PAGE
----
Hooray. It’s Labor Day.

Grape-nut ice cream. Photo by Kristen Taylor.

I woke up this morning and did my usual travels around the world’s newspaper and television web sites. I peeked in at Facebook, glanced at Twitter, and checked domestically to see what the man who the Republican Senate kept in office by refusing to look at evidence was up to.

And then I shuddered, because nothing was pressing enough for me to avoid addressing the elephant in the room. Labor Day.

My birthday is marked around this time on the calendar, reminding me that I’ve been on this Earth for a little over a half of a century. During that span, this holiday has loomed large because of its proximity to my personal celebration.

Honestly, it annoys me. I don’t like Labor Day. I find the idea of celebrating the fact that people have jobs by giving them a day off to be irrational. I don’t like its origins in the rise of unions, and I don’t like the oppressive work conditions of the time that made those unions not only useful but necessary.

And, please, don’t bother to tell me that such conditions still exist. In the 1990s, after getting out of the Navy, I worked a low-paying, dangerous job testing high voltage power supplies coming off a production line. In addition to having chemical drums on the edge of walkways where forklifts occasionally drove, being the only person trained in CPR amidst a group of people working on high voltage equipment, and having to put out two fires during my year of employment, I had the joy of walking in one morning and being handed a painter’s mask… the reason? There was a large fire overnight and fumes and particulate (from fire suppressant chemicals and burned plastics) were still thick in the air.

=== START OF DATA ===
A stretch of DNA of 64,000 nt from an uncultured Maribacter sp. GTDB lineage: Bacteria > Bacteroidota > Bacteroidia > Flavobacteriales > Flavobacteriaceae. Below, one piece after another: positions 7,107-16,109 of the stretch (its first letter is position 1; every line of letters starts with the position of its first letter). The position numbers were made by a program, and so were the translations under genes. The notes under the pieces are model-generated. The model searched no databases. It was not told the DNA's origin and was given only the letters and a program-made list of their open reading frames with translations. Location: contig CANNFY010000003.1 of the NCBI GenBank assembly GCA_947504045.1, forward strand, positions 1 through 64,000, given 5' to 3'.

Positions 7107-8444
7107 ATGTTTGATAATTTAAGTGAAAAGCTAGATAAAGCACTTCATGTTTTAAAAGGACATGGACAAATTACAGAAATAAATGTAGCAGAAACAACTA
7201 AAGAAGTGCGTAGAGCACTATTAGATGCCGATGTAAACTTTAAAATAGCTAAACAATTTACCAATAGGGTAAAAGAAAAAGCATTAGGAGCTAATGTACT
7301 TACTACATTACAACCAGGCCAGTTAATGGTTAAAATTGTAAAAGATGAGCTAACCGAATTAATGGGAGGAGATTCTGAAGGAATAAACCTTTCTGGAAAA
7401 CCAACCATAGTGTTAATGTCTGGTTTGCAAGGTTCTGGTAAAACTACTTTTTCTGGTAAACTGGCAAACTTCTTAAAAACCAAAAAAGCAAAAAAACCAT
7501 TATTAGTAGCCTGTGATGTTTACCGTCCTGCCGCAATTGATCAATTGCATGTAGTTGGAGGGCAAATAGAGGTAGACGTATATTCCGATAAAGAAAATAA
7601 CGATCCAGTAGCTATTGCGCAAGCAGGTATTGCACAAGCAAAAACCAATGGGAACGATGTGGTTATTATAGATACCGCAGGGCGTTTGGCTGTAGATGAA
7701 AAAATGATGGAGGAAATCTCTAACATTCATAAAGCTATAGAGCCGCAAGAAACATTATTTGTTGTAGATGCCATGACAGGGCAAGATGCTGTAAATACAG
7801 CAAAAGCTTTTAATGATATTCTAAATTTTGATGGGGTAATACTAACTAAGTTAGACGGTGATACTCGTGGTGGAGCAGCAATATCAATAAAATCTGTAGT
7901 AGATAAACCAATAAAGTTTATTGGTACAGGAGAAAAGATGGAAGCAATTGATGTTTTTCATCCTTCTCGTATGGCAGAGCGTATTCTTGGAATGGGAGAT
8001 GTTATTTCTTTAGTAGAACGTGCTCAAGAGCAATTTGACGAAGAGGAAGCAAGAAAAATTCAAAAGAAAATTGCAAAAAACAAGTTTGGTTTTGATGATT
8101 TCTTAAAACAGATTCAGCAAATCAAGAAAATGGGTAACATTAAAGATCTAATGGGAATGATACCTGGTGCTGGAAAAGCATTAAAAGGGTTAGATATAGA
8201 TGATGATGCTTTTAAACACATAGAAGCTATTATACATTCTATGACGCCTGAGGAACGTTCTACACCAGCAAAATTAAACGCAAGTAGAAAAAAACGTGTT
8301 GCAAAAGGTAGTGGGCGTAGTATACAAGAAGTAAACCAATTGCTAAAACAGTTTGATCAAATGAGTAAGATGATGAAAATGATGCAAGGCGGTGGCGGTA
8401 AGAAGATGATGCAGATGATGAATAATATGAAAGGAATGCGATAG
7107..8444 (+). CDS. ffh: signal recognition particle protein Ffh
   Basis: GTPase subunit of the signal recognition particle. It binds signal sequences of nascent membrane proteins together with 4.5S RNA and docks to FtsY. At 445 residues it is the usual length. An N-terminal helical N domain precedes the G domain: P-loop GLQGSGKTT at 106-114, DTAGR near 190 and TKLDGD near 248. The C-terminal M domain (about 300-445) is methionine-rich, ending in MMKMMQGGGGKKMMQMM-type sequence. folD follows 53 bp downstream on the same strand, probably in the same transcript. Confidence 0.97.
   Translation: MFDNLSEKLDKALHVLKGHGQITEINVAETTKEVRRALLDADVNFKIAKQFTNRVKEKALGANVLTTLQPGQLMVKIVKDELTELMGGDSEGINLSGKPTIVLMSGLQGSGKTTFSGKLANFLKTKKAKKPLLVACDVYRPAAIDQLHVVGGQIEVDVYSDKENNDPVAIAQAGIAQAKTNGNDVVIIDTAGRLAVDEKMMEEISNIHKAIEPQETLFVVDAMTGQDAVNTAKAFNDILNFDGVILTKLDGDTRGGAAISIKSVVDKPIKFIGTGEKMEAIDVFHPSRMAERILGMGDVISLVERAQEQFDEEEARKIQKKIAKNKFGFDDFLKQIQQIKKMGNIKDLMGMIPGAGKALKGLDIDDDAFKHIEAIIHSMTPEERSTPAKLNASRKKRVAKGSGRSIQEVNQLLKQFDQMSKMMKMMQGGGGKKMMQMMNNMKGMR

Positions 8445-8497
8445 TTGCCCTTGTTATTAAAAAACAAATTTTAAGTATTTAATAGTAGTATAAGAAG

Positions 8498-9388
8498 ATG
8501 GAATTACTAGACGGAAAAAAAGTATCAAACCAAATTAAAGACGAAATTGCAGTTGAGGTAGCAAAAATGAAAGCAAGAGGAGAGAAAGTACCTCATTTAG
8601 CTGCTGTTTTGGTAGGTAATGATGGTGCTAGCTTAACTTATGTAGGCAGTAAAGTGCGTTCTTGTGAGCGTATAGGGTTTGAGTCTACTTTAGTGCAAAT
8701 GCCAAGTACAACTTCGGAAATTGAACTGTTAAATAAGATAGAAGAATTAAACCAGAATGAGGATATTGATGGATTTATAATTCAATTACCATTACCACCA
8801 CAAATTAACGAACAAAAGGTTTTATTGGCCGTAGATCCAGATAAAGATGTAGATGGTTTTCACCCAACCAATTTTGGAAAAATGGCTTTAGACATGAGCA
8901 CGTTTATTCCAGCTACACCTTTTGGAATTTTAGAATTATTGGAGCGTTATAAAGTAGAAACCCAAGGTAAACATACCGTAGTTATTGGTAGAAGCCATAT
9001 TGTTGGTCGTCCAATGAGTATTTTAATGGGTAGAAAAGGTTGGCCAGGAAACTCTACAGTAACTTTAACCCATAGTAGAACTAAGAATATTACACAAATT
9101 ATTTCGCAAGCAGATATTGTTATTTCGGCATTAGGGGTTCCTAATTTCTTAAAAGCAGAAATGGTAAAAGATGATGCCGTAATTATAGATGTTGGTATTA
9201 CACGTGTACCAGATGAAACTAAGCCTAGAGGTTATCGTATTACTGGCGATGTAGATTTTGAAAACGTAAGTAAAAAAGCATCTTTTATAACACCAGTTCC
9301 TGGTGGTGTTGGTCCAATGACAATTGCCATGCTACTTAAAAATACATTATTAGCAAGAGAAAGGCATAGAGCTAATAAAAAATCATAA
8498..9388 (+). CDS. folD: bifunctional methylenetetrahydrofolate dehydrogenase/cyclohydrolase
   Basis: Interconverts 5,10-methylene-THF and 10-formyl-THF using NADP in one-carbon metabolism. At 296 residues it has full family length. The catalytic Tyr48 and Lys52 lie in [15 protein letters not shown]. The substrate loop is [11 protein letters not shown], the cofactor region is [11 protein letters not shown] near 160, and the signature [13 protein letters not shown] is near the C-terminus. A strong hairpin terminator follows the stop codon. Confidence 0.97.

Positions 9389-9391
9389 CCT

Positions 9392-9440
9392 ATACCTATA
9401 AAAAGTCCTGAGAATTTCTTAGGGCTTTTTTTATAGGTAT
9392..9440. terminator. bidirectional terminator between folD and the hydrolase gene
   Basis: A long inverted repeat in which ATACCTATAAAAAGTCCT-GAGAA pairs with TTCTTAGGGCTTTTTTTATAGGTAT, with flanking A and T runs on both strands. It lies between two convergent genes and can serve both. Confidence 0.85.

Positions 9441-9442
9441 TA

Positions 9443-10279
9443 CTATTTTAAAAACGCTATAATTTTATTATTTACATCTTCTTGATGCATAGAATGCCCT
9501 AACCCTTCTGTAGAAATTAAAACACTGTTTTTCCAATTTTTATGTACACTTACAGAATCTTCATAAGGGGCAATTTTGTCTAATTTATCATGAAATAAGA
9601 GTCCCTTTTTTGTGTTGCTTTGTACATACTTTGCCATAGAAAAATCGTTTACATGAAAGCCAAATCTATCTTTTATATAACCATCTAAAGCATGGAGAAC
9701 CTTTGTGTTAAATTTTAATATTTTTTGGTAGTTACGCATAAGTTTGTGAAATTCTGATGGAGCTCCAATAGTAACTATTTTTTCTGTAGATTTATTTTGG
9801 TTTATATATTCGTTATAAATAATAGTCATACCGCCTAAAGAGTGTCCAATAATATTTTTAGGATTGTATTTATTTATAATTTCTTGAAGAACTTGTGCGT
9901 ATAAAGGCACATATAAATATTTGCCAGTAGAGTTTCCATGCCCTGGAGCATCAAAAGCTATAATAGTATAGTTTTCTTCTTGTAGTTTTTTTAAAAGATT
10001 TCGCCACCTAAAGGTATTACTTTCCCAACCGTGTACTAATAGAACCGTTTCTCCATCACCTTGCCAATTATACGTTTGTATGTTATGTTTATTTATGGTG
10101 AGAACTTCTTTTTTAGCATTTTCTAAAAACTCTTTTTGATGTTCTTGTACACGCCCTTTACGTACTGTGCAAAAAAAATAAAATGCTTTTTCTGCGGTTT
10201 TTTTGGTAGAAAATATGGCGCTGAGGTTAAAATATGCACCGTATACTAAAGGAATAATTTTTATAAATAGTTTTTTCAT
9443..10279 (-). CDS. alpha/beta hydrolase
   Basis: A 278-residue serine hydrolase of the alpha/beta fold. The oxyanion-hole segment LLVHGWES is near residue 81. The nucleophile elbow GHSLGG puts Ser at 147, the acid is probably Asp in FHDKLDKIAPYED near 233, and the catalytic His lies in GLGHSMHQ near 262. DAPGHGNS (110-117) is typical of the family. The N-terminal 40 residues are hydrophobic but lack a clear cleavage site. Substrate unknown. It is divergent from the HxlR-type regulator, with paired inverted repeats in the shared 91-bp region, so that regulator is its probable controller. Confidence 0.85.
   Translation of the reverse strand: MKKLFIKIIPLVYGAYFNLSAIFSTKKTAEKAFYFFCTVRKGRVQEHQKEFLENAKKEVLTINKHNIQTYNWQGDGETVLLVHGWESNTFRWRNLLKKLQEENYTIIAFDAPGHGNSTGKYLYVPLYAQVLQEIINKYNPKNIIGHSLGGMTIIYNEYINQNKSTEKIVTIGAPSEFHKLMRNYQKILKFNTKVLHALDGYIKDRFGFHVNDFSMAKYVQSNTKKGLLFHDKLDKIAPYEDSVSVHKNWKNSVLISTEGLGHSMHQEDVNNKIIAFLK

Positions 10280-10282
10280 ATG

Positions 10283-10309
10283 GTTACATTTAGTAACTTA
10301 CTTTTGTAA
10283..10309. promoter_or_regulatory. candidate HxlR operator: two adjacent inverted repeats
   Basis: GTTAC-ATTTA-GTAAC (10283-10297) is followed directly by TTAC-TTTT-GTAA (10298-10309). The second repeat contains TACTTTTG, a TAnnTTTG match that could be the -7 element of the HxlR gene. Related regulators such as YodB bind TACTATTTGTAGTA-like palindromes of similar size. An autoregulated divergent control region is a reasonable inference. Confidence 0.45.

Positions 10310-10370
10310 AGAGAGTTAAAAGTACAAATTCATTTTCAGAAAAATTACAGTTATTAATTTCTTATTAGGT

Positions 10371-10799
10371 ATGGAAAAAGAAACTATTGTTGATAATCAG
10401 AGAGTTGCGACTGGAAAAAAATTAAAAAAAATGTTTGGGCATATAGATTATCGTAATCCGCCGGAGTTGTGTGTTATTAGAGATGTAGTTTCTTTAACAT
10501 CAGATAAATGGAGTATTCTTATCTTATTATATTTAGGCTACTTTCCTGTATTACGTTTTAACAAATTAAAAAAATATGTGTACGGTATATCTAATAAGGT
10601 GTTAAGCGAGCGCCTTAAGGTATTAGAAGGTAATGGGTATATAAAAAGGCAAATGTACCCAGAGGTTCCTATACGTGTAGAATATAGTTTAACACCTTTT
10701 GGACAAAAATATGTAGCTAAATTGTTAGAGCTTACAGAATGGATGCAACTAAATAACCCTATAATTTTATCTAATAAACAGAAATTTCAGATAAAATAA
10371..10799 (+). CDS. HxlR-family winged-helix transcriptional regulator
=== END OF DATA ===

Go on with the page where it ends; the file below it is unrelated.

I didn’t work that day; I turned around and went home. I was not reprimanded (I suspect they knew that payoffs to local and state officials only bought them limited protection) but I didn’t get paid, either… and that pay was critical. Not more critical than my health, however.

I’ve held jobs both enjoyable and terrible. I never felt the need to be celebrated for it. I’ve been forced to throw money at unions, even as they failed in their basic functions, because I was in New Jersey where they held sway. I am now in a right-to-work state, Texas, and for years I was in a union at my prior workspace. Not just as a member, either; I was a job steward.

I’ve watched as the union protected the jobs of those who deserved help… and those who absolutely did not. I’ve watched as it failed to do anything to members who were being abused, and stepped up in defense of people who knew the right union leaders. They are, like any other institutions, filled with stories and people both good and bad.

I’m not a union fan, but I’m not rabidly against them, either. What I do not support is a federal holiday elevating them.

That said, it’s a holiday in September, following almost two months without any federal holidays. It’s a convenient break time. If for no reason beyond that, it has love and appreciation throughout the country.

Enjoy your day off. Particularly across the length of the travails of 2020, it’s been earned. But while I’m normally in favor of devoting time to consider the origins of a holiday and the people it celebrates, I’d suggest instead that you just enjoy the break with friends and family. Maybe go get some ice cream to mark the unofficial end of summer.

If you must celebrate something, try “less than two months until the election.” That’s what makes me happy these days.

About the opinions in this article…

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About AlienMotives 1991 Articles
Ex-Navy Reactor Operator turned bookseller. Father of an amazing girl and husband to an amazing wife. Tired of willful political blindness, but never tired of politics. Hopeful for the future.